Recruitment is difficult; there is no getting away from it. You have to consider your timings, cost per hire, ability to service or not service clients through existing staff and not to mention the salary and associated costs your business can afford.

Invariably businesses recruit on a needs basis, rather than strategically resource planning. That’s because few businesses are cash rich and can afford a ‘non-productive’ or ‘non-fee-earning’ person to be ‘learning’ in the business. The irony of course is that the new hire is often then short on time in the initial stages and therefore is more liable to making mistakes and taking longer to get to grips with internal processes and can actually cost the business more in the long run.

I was really heartened to hear recently that a client of ours with clearly defined growth plans have included resource planning within their business strategy. They have allowed for talent acquisition and learning in their recruitment and growth which allows their business the time to get the right people in the business and thoroughly induct them before they take up the role they are recruited to do. This client clearly has the customer at the heart of their recruitment philosophy as they realise that a high performing individual delivering to their clients can only come from investing time in recruitment, training and inducting the individual thoroughly.

However, as you will agree this ‘ideal’ method of recruitment is more the exception than the rule and the same client will tell you how they have reacted to their recruitment needs for the last eleven years. It is only now that they are the size they are that they can adopt this philosophy and we are delighted that having partnered with them for the last eighteen months, they feel we are the people to support them with this strategic recruitment .
But, coming back down to earth and to businesses with little spare cash that can only reactively recruit when they win big contracts or cash flow allows; why is it that businesses often make so many costly recruitment mistakes?

Often it is down to some or all of the below;

Poorly trained managers, who don’t know how to assess candidates’ abilities or only hear what they want to hear in an interview.
Lack of understanding about the needs of the business or role and therefore a ‘mismatch’ or lack of experience.
Agencies pushing candidates forward and over prepping them so they perform well at interview regardless of them being truly suitable for the role.
Perceived or real pressure to fill the position and so offering a candidate a job even though they have conscious concerns they are not the right person for the job.

With the average cost per hire in the UK of £5,600 I often wonder what the real time and further cost consequences are of recruitment mistakes that could be added to this figure. In any figure you would have to include;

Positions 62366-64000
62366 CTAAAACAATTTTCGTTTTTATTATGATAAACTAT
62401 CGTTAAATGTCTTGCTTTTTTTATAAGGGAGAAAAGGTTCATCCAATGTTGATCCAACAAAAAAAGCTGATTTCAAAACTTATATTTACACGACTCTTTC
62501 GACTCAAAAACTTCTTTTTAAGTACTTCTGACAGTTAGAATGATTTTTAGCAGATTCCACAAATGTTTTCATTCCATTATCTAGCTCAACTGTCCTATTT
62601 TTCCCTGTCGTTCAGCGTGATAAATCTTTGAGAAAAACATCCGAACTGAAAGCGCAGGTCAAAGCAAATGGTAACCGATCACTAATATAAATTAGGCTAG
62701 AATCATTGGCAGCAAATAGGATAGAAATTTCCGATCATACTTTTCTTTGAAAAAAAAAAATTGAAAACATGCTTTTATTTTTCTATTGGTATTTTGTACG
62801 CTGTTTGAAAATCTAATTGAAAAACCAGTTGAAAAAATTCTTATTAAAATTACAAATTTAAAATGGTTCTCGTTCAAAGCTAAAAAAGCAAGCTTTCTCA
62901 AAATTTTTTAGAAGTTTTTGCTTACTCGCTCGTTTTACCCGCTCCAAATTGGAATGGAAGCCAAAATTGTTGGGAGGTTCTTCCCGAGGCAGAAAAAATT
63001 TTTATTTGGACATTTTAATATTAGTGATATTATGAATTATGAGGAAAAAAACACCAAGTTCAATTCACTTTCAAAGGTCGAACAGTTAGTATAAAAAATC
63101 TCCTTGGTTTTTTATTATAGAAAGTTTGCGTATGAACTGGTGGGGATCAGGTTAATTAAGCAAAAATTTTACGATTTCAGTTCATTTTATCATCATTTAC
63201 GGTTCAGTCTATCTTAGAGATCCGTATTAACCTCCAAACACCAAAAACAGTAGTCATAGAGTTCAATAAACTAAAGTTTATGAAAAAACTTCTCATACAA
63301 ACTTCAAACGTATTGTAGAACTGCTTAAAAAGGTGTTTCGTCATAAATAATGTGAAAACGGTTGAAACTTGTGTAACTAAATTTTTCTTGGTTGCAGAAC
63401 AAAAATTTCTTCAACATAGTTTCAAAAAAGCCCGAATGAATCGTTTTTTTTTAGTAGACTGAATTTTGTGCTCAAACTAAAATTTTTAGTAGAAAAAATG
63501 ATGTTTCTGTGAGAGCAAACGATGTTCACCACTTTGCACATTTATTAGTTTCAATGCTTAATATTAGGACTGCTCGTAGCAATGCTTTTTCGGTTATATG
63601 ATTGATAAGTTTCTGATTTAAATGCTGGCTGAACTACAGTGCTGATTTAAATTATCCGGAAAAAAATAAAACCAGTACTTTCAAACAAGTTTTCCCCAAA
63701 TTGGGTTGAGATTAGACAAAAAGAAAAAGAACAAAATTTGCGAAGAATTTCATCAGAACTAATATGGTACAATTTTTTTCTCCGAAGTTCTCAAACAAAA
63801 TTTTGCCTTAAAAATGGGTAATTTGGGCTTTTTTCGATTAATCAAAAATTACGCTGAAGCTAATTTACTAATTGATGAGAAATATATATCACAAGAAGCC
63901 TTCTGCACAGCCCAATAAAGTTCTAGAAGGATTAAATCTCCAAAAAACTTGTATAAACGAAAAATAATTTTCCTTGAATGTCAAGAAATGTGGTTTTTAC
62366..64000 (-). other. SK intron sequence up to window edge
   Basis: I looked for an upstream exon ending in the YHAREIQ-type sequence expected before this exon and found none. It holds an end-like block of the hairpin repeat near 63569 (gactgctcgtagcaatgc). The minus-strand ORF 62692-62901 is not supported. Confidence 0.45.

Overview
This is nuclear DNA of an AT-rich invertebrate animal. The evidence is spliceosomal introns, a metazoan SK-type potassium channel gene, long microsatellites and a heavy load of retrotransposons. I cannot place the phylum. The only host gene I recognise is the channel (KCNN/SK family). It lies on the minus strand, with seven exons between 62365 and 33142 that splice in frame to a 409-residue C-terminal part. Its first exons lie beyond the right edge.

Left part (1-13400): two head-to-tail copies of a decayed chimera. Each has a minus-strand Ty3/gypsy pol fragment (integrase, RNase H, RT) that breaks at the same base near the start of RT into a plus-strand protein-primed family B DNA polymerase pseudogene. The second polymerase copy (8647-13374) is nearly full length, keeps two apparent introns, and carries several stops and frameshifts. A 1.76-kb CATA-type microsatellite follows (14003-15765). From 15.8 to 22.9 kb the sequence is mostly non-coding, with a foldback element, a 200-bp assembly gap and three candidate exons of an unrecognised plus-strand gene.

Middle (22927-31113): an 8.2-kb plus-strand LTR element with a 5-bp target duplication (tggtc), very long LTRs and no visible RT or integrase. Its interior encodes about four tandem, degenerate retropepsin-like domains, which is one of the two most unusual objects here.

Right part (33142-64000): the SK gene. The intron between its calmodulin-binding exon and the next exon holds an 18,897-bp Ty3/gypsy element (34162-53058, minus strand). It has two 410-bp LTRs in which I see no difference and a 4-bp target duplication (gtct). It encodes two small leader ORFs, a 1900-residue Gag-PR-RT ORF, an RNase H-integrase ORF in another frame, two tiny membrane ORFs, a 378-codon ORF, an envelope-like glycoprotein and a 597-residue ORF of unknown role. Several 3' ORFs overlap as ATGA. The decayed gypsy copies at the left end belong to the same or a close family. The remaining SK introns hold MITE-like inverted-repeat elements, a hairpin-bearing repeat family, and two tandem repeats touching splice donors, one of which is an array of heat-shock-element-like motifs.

• The cost of lost business through a new hire mistake or attitude problem and the consumer turning to a competitor
  • Your business reputation and credibility
  • Management time for training and clearing up any mistakes
  • Colleagues time in terms of duplication of work
  • If you produce goods; wastage and loss of materials

So how do we ensure we get the right person in the right time, for the right cost?
Recently recruiting for ourselves, we spent at least three full days screening and assessing candidates, this was before we even got to the face to- face stage. When we did we still weren’t able in our first day of back- to- back interviews find the right person. Yes of course we were and are, highly discerning in our recruitment. Candidates have to match our values. Namely we need our employees to be;

  • Highly skilled and experienced in HR, Employment Law and Recruitment
  • Customer focused and responsive
  • Articulate
  • Flexible
  • Enthusiastic and passionate about what we do

And we have made a commitment not to hire anyone who does not adequately demonstrate all of these qualities.
So how can you improve how you recruit?

  • Create a process plan with timescales that any manager can pick up as a guide
  • Train your managers on your recruitment process and recruitment techniques.
  • Draft/review the job description and include a personal specification and make sure it is truly representative of what the business needs.
  • Think about the best way to reach your target audience; don’t just put an advert in the job centre because it’s free! Leverage new social media, but only if it’s the right place to reach your ideal candidate
  • Ensure you know how you are going to screen CV’s
  • Always start to recruit as early as possible, as it may take a lot longer than you anticipate.
  • Cover off the legalities and protect your business interests.